Community Developer Events

by: HubSpot Product Team
HubSpot Product Team

Developer and a Marketer | A conversation with Whitney and Derek of Beacon Digital Marketing

Recently, we recorded "When a Marketer meets a Developer" and we were treated with Phil Vallender and Tim Joyce reinforcing that marketers and developers can get along!

But I needed more proof so I asked a couple of teams to answer some questions. 


I connected with Beacon Digital Marketing where Whitney (The marketer) and Derek (The developer) kindly agreed to answer some questions. 


Here they are:

What advice would you give a marketer collaborating with a developer?

Derek said:

Too often, developers aren’t brought into a project until it’s time to develop.  I would advise the marketer to include the developer on discovery/scoping calls.  At a minimum this helps to avoid, or at least minimize, communication errors but has the added benefit of allowing the developer to gain insight into how the client and marketing team is trying to solve a given problem.  This may change how a developer approaches the build, prioritizes components, and any scalability concerns.  This also serves as a reality check on the cost and timeline.  


What advice would you give a developer collaborating with a marketer?

Whitney said:

Marketers bring to the table a different expertise than developers -- and both equally valuable. I would encourage developers to leverage the knowledge marketers have about the strategy behind the project they are working on, asking questions about the goals, the uses, the requirements of the users to better understand how to meet the needs of the project. Developers can provide marketers valuable information to help prevent scope creep and timeline issues by being very clear about what is possible within certain time frames and being firm about what can and can’t be done in a client’s budget. As much as we all hate hearing no from a developer, it can actually be very helpful to have boundaries set that are clear for a client to prevent issues with quality and missing deadlines.


What is the best thing about partnering with each other?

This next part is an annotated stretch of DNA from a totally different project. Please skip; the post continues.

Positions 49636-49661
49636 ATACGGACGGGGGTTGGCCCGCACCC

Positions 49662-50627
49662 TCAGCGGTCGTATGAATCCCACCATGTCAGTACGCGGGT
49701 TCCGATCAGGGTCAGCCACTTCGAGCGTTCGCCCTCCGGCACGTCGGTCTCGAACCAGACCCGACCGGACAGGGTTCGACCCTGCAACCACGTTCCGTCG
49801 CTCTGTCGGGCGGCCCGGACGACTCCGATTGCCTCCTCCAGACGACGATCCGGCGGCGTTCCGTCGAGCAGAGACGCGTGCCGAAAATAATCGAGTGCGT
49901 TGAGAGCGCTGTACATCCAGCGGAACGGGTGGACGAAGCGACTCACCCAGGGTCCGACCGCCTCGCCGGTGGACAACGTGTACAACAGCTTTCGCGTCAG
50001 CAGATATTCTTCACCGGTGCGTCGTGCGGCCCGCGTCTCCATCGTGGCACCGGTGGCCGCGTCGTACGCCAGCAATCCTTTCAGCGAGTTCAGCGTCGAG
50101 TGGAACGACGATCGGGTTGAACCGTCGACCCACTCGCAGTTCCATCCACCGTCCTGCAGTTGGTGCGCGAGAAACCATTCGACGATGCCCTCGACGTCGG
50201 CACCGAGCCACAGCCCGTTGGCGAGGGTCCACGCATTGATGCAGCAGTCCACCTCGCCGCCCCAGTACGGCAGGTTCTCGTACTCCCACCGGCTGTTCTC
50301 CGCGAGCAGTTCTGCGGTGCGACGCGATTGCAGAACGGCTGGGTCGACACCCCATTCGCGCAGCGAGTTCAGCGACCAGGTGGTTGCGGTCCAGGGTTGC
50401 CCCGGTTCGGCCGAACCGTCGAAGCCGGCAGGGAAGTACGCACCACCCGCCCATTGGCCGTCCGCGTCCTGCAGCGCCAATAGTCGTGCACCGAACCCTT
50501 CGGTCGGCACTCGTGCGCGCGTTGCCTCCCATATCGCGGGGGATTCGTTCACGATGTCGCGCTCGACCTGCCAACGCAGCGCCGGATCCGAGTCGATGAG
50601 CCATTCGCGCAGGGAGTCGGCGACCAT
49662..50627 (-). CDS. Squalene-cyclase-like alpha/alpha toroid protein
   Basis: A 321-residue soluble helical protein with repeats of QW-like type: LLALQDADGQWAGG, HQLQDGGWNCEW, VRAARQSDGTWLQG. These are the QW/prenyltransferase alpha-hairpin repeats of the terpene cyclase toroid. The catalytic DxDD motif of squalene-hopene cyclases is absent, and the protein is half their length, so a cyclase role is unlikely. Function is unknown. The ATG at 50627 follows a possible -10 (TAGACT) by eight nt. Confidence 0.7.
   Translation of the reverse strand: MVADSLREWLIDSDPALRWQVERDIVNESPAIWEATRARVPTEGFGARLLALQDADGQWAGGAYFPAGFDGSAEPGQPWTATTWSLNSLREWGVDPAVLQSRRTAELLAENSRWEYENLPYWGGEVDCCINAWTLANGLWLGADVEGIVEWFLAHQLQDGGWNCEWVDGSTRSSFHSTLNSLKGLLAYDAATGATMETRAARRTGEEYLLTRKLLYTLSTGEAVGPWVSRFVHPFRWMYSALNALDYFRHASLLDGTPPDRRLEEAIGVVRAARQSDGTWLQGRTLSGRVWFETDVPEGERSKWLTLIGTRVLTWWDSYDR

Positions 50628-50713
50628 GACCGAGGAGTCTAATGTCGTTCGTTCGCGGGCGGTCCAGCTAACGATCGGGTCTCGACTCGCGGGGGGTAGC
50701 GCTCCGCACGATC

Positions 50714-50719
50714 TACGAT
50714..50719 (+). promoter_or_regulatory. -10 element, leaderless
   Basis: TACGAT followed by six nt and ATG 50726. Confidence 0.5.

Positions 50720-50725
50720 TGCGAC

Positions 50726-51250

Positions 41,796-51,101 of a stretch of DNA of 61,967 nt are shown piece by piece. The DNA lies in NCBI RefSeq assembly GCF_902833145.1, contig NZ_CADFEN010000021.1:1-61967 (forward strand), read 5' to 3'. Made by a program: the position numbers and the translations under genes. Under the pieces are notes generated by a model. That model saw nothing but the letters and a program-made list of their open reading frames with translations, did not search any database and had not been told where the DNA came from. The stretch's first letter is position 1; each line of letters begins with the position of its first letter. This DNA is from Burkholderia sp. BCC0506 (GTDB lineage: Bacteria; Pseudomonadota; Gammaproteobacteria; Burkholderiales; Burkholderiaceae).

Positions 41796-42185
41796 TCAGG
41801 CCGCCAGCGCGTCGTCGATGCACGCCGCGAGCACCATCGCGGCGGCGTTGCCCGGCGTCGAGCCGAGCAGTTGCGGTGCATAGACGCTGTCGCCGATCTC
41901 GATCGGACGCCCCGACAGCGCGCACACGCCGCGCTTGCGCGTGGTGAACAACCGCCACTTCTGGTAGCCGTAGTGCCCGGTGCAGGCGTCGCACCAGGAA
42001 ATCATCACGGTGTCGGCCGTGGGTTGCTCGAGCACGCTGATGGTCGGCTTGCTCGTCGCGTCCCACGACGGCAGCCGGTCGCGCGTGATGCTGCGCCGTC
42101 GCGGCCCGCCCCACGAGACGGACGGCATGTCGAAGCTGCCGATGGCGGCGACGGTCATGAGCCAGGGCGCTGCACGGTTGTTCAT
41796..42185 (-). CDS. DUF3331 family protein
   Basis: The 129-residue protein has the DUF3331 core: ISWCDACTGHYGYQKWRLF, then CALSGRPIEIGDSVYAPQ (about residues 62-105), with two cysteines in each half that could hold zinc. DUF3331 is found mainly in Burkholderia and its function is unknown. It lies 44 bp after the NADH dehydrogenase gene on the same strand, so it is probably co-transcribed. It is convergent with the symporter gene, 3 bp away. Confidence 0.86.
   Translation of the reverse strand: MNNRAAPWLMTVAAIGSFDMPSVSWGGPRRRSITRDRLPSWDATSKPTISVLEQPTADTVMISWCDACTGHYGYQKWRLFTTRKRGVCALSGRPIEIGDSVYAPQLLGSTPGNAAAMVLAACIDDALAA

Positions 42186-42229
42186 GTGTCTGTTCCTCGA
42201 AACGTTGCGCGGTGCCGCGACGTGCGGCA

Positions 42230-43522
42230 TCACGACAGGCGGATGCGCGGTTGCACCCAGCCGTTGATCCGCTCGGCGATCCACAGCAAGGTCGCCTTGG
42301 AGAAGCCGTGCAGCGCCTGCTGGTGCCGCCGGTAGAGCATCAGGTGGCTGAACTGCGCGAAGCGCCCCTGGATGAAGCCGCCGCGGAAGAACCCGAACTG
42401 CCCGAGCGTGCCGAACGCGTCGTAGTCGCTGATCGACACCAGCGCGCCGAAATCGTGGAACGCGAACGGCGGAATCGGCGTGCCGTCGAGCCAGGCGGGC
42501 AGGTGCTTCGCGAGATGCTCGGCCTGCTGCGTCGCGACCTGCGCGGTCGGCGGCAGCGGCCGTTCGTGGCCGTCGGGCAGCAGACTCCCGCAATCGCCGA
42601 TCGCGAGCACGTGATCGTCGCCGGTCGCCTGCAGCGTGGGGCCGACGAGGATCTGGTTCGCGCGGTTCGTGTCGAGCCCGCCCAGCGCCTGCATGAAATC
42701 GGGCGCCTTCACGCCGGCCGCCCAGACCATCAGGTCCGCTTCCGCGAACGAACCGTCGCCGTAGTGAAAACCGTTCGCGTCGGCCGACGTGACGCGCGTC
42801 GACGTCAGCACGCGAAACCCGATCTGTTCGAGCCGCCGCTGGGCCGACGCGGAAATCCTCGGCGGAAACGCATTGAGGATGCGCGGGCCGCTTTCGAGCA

Derek said:

From the developer side, the best thing about partnering with the marketing team is gaining insight into the problem solving process.  The more reps you get here the more collaborative the approach can be vs. just one side handing off to the other.  


Whitney said:

I love getting to work with developers who can make functionality come to life even better than I imagined it. Getting to work with people with skills that exceed your own is exciting and rewarding! I also love learning about the technical challenges, limitations, and ways that developers solve problems that our clients bring us -- it’s amazing the creative solutions that can come from working together! 


Any horror stories of collaborations gone wrong? (and what did you learn?)

Derek said:

I’ve been involved in a few rush projects where handoffs weren’t done properly and concerns (from the dev side) weren’t relayed back in a timely manner.  The communication gap in these situations inevitably leads to frustration on all sides, most importantly the client’s.  The takeaway here was to slow the process down and adhere to an efficient and structured timeline.  It ends up saving a lot of time.


Whitney said:

Very early in my career I was managing a website redesign project, and I didn’t have adequate understanding of different options for choosing a CMS for a website project -- so I didn’t ask the right questions. The result was a website delivery that at the 11th hour we realized wasn’t what we thought we would be getting. It was an expensive lesson learned to find a different development partner that could take the reins and finish the project. I learned that there is a mutual responsibility between a client (often marketers) and an agency (which includes marketers and developers) to help bridge the gap for clients who don’t have all the expertise they may need to get the results they want.

Any tips for collaborating and communicating effectively?

Derek said:

Build out a process that makes sense for everyone and, within reason, keep all sides in the loop every step of the way.  We have a very structured workflow in our PM software (and a great PM team) that steers our projects within an iterative process that keeps everyone on the same page and projects on track.


Whitney said:

What he said 100 percent! ^^